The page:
- HUD – Details on heads-up display elements like health, map, inventory, etc.
- Camera – Explanation of camera placement and behavior.
- Control scheme – Description of controls on each platform.
Art and Visuals
- Art style guide – Examples of color palettes, models, textures that define the look.
- Concept art – Illustrations of characters, environments, props.
- Technical specifications – Tech specs like polygon budgets, texture sizes, etc.
Audio and Music
- Sound effects – Examples of key sound effects tied to actions.
- Music – Overview of music themes and how they set mood.
- Voice overs – Details on character voices and dialogue.
- System architecture – Diagram of game engine, server structure, APIs, etc.
- Rendering and graphics – Technical details on rendering, shaders, VFX, etc.
- Physics – Overview of physics systems, collisions, etc.
- Multiplayer – Explanation of multiplayer functionality and networking.
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- Milestones schedule – Major milestones and target dates.
- Team structure – Breakdown of roles across disciplines.
- Outsource partners – External partners assisting with assets.
- Risks and mitigation – Assessment of risks and how to address them.
Best Practices for GDDs
When creating a game design document, keep these best practices in mind:
- Write for the intended audience – Gear the language and amount of detail towards publishers, the team, etc.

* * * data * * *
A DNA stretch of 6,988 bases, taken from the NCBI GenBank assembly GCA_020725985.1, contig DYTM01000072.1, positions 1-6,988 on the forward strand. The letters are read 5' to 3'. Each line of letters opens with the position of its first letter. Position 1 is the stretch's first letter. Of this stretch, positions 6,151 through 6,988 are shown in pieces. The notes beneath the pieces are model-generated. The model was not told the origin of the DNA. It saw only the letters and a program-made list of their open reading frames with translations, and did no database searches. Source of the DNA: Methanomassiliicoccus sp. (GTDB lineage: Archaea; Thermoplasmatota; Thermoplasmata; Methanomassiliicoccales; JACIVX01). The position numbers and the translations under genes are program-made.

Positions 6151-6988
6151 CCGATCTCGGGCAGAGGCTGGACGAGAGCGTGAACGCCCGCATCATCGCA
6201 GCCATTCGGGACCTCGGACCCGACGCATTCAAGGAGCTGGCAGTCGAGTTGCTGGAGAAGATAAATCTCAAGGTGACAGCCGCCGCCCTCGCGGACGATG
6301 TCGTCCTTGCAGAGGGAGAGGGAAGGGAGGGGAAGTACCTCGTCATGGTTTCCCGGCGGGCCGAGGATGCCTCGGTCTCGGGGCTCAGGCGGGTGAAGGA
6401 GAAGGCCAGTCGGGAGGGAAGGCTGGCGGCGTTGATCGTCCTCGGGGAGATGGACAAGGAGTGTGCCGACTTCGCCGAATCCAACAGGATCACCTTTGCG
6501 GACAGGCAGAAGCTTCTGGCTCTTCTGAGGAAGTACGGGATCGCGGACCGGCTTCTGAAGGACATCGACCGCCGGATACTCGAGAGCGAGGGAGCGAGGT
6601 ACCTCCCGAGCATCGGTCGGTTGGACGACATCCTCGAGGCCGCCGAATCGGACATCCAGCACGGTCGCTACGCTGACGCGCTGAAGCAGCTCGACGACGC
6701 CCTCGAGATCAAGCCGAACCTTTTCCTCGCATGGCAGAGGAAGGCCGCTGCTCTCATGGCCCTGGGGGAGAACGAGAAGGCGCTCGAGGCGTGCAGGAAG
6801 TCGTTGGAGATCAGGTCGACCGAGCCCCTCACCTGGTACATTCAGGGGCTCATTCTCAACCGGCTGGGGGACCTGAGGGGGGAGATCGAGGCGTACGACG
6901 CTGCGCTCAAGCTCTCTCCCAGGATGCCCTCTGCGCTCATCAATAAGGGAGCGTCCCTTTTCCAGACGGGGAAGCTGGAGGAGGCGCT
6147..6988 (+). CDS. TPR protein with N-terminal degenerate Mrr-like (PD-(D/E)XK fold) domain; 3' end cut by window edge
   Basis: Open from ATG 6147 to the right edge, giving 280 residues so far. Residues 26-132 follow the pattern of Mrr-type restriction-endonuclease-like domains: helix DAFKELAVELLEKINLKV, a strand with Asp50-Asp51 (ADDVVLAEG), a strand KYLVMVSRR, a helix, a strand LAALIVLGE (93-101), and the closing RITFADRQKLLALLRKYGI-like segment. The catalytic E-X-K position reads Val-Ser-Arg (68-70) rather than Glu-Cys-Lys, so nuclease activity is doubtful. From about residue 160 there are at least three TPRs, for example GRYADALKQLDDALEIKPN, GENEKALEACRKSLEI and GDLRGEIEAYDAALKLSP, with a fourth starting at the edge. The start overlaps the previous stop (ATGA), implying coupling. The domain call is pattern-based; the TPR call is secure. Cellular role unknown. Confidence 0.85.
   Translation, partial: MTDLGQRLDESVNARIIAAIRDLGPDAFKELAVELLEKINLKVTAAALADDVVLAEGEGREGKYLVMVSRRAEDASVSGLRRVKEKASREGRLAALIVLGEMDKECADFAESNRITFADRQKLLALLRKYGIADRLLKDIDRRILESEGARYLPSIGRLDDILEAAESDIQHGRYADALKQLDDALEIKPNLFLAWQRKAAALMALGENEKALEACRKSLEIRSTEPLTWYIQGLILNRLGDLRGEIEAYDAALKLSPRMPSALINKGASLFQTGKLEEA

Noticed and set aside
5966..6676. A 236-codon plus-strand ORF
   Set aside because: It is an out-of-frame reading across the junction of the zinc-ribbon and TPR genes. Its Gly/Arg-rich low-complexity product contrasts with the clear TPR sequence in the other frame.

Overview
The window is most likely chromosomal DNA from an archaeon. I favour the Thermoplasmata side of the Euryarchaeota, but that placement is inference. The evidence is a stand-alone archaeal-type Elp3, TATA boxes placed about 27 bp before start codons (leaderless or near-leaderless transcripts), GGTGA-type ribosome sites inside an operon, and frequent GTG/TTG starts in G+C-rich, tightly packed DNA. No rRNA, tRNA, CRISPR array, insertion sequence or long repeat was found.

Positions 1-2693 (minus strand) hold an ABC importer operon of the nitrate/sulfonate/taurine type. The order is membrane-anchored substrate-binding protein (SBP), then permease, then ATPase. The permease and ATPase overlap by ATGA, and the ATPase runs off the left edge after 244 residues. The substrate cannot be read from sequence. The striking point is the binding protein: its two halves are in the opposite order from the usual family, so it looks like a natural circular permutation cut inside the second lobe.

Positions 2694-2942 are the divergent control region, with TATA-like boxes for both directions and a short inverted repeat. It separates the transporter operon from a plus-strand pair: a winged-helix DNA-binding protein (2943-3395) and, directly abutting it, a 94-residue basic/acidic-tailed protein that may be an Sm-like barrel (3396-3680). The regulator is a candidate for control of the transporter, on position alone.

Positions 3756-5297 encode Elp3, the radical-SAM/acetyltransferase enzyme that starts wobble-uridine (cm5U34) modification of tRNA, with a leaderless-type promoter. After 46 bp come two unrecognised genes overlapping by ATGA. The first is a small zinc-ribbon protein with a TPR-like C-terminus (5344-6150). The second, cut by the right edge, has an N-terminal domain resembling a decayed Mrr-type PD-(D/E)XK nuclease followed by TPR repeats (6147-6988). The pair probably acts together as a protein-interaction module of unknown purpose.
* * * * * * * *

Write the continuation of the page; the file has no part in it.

- Maintain brevity and clarity – Be concise and get straight to the point when possible.
- Prioritize visuals – Illustrations, diagrams, and mockups go a long way.
- Review and revise – Continuously update and improve the GDD as the game evolves.
- Use consistent formats – Standardize formats for specific sections to aid comprehension.
- Keep it centralized – Use a single source document that is the shared reference.
- Manage revisions – Use version control and highlight changes between updates.
Many game studios use GDD templates to standardize structure and ensure consistency across projects. Some common sections in a GDD template include:
- Game Overview
- Story and Setting
- Gameplay and Mechanics
- Progression and Economy
- World and Levels
- Interface and Controls
- Technical Design
- Art and Visuals
- Audio and Music
- Marketing and Monetization
- Team and Schedule
- Risks and Mitigation
Templates are tailored to studio standards and project needs. The goal is to find a template that captures all required info without being overly rigid.
Sample GDD Excerpt
Here is an example excerpt from the Gameplay and Mechanics section of a GDD for an action RPG:
Gameplay and Mechanics